NEW YORK (TheStreet) -- Shares of Target (TGT) rose 6.6% on Wednesday after surprising analysts with a top- and bottom-line earnings beat. The quarter was great, but it's time to take profits for now, said Pete Najarian, co-founder of optionmonster.com and trademonster.com.
"I don't think there's anything wrong with the company," he added on CNBC's "Fast Money Halftime" show. The stock has simply moved too far to fast. He also took profits in Lowe's (LOW) for similar reasons.
Investors don't need to sell Target, said Josh Brown, CEO and co-founder of Ritholtz Wealth Management. He didn't recommend investors start a new position near current levels but those who have been long can stay long.
Companies likes Target and Wal-Mart (WMT) can rally longer than many investors expect because the stocks have underperformed so badly for much of the past two years. These two companies will also benefit greatly from lower gas prices, Brown reasoned.
"Target reported a great quarter, but what catalyst exists to push the stock even higher from here?" asked Mike Murphy, founder of Rosecliff Capital. He advocated taking profits near current levels.
It's never a bad idea to lock in profits when they exist, according to Jon Najarian, co-founder of optionmonster.com and trademonster.com. He likes Wal-Mart on the long side and says the stock is under-owned by institutions. For that reason the stock can continue to move higher.
Brian Cornell, CEO and chairman of Target, was a guest on the show. Customer satisfaction is the company's top goal, he said. Target needs to have the right product in the store, specifically in these four categories: baby, home, kids and style. Management is not satisfied with the company's Canadian operations, something that remains a focus going forward.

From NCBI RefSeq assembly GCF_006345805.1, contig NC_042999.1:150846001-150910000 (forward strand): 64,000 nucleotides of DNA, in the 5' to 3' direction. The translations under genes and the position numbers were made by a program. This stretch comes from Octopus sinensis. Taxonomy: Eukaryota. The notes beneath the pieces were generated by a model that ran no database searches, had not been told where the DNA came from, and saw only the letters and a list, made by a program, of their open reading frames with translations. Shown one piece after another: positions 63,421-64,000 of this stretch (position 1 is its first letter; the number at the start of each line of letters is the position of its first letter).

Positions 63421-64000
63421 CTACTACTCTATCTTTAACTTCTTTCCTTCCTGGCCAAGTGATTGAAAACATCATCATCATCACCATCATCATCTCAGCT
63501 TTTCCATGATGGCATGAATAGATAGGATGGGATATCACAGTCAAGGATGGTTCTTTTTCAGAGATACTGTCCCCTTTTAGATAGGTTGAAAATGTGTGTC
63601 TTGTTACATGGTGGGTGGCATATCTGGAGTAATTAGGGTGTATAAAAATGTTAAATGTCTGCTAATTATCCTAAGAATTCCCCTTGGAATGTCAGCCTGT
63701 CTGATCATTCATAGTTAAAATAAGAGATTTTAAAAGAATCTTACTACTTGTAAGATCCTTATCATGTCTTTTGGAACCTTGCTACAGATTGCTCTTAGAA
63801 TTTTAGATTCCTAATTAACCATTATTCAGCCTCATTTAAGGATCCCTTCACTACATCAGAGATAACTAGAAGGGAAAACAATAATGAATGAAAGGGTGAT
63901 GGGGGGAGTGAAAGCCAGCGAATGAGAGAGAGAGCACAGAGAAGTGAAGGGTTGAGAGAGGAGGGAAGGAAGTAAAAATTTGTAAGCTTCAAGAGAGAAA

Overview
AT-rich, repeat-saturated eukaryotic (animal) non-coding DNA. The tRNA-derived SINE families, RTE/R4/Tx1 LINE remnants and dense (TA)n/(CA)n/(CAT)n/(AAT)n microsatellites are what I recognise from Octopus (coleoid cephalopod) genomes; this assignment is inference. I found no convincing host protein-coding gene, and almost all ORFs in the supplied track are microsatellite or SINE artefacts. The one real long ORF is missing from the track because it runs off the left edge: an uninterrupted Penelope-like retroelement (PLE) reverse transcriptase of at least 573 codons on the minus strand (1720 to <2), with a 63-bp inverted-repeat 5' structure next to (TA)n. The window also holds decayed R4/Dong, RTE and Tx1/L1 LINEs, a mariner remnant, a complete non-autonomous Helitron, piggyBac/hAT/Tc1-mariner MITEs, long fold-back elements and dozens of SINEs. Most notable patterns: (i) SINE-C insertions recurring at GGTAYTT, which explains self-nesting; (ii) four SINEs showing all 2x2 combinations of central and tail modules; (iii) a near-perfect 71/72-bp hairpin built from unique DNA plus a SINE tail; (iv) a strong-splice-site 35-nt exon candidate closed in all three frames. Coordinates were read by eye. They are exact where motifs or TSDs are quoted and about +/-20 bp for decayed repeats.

Customers can experience Target in several different ways, including online, in-store and in-store product pickup. The company's omni-channel distribution is paying off as well, up 30% year over year, he said. Regarding the recent data breach, it's an issue that plagues the entire industry and is something management monitors every day. "We have upped our game" in cyber security, he concluded.
On Keurig Green Mountain (GMCR) , Brown said investors should stay long the stock. The price action has been great, Coca-Cola (KO) owns a 16% stake and is likely to buy more of the company, and earnings results continue to impress the Street.
Murphy disagreed, arguing that at 40 times earnings the stock seems too expensive. Shares are being "priced to perfection" ahead of earnings and a disappointment could push shares significantly lower.
Also catching the traders' interest is Halliburton (HAL) , which is down 12% after announcing its plans to acquire Baker Hughes (BHI) for $34.6 billion. That drop makes shares of HAL attractive, Murphy said. Lower oil prices aren't hurting operations, and the acquisition will create $2 billion in cost savings. Halliburton is a buy.
Brown says investors can buy Petrobras (PBR) . The stock looks good on the long side now that all of the bad news seems to be out of the way.
Lower oil prices help the airlines. Even though JetBlue Airways (JBLU) is tacking on baggage fees for customers, Pete Najarian said he still likes Delta Air Lines (DAL) , American Airlines (AAL) and United Continental (UAL) as his top airline plays.
Tony Dwyer, chief equity strategist at Canaccord Genuity, called his 2014 year-end target of 2,230 on the S&P 500 a little "too optimistic," but suggested that it could reach that level as soon as "early January." He has a 2015 year-end target of 2,337.
For their final trades, Brown said investors can stay long Target and Jon Najarian is buying Marathon Oil (MRO) . Murphy is a buyer of Halliburton and Pete Najarian likes Coca-Cola on the long side.
-- Written by Bret Kenwell